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My Blood Sugar Level Is 17

What Type 2s Can Do When Blood Sugar Soars

What Type 2s Can Do When Blood Sugar Soars

The emergency condition most type 2s dread is hypoglycemia, where plummeting blood sugar levels can bring on a dangerous semi-conscious state, and even coma or death. However, hyperglycemia, high-blood sugar levels consistently above 240 mg/dL, can be just as dangerous. Left untreated, at its most extreme high-blood sugar, can induce ketoacidosis, the build-up of toxic-acid ketones in the blood and urine. It can also bring on nausea, weakness, fruity-smelling breath, shortness of breath, and, as with hypoglycemia, coma. However, once they’ve been diagnosed with diabetes, most type 2s have taken steps to prevent or lessen the most dangerous effects of high-blood sugar levels. Their concern shifts to dealing with unexpected, sometimes alarming spikes in blood sugar levels. The symptoms of those spikes are the classic ones we associate with the onset of diabetes—unquenchable thirst, excessive urination, fatigue, weight loss, and headaches. When you do spike, what can you do right away to bring blood sugar levels down? Immediate Steps You Can Take: 1. Insulin—If you are on an insulin regimen; a bolus injection should drive numbers down fairly rapidly. 2. If you are not on insulin or don’t use fast-acting insulin, taking a brisk walk or bike ride works for most people to start bringing their numbers down. 3. Stay hydrated. Hyperglycemic bodies want to shed excess sugar, leading to frequent urination and dehydration. You need to drink water steadily until your numbers drop. 4. Curb your carb intake. It does not matter how complex the carbs in your diet are, your body still converts them to glucose at some point. Slacking off on carb consumption is a trackable maneuver that lets you better understand how to control your numbers. Preventative Steps: These are extensions Continue reading >>

Blood Sugar Level

Blood Sugar Level

The fluctuation of blood sugar (red) and the sugar-lowering hormone insulin (blue) in humans during the course of a day with three meals. One of the effects of a sugar-rich vs a starch-rich meal is highlighted.[1] The blood sugar level, blood sugar concentration, or blood glucose level is the amount of glucose present in the blood of humans and other animals. Glucose is a simple sugar and approximately 4 grams of glucose are present in the blood of humans at all times.[2] The body tightly regulates blood glucose levels as a part of metabolic homeostasis.[2] Glucose is stored in skeletal muscle and liver cells in the form of glycogen;[2] in fasted individuals, blood glucose is maintained at a constant level at the expense of glycogen stores in the liver and skeletal muscle.[2] In humans, glucose is the primary source of energy, and is critical for normal function, in a number of tissues,[2] particularly the human brain which consumes approximately 60% of blood glucose in fasted, sedentary individuals.[2] Glucose can be transported from the intestines or liver to other tissues in the body via the bloodstream.[2] Cellular glucose uptake is primarily regulated by insulin, a hormone produced in the pancreas.[2] Glucose levels are usually lowest in the morning, before the first meal of the day, and rise after meals for an hour or two by a few millimoles. Blood sugar levels outside the normal range may be an indicator of a medical condition. A persistently high level is referred to as hyperglycemia; low levels are referred to as hypoglycemia. Diabetes mellitus is characterized by persistent hyperglycemia from any of several causes, and is the most prominent disease related to failure of blood sugar regulation. There are different methods of testing and measuring blood sugar le Continue reading >>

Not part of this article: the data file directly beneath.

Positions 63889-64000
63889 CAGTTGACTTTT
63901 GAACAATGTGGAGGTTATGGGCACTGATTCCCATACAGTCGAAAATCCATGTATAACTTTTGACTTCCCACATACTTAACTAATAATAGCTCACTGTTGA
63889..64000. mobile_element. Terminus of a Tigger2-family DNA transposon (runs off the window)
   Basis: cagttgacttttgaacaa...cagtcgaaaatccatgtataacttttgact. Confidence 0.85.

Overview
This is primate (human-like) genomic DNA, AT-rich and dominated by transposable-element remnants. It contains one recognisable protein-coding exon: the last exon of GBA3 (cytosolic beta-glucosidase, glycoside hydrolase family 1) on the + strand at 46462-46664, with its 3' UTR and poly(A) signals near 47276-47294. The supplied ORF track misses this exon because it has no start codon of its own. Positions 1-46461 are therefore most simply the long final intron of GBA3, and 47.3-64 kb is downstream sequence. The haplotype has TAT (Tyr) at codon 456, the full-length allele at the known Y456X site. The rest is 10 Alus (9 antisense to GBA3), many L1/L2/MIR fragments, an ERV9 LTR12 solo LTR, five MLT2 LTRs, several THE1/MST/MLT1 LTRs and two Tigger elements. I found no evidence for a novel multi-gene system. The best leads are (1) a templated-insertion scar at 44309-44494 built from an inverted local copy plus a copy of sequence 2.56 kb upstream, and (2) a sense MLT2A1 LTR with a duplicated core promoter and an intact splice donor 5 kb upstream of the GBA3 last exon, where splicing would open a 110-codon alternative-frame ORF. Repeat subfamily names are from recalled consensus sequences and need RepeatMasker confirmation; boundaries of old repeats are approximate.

Blood Sugar Levels For Kids And Teens With Diabetes

Blood Sugar Levels For Kids And Teens With Diabetes

Well-controlled blood sugars help children with diabetes grow and develop normally. Your doctor will help you figure out what levels are right for your child, since targets change as kids get older. Test your child's blood sugar several times a day so you'll know what you need to do to adjust it. Your goal is simple: Get it into the target range when it isn't. What causes ups and downs? Food Growth and hormones Illness Stress and other emotions No one expects a growing child's blood sugar levels to be normal all the time. And when your child enters puberty, his hormones could cause problems with blood sugars changing wildly. Remember, the numbers on the meter aren't "good" or "bad" -- they're just numbers. They give you information about how to keep your child healthy. Since you or your child might not notice symptoms, testing is the best way to avoid dangerously high and low levels. Help kids learn to manage their diabetes on their own. Encourage good habits. Praise your child when he tests, regardless of the result. Don't let him feel bad or blame him when his levels are out of range. Offer support to get him back on track. Continue reading >>

17 Ways To Lower Your Blood Sugar Without Medications

17 Ways To Lower Your Blood Sugar Without Medications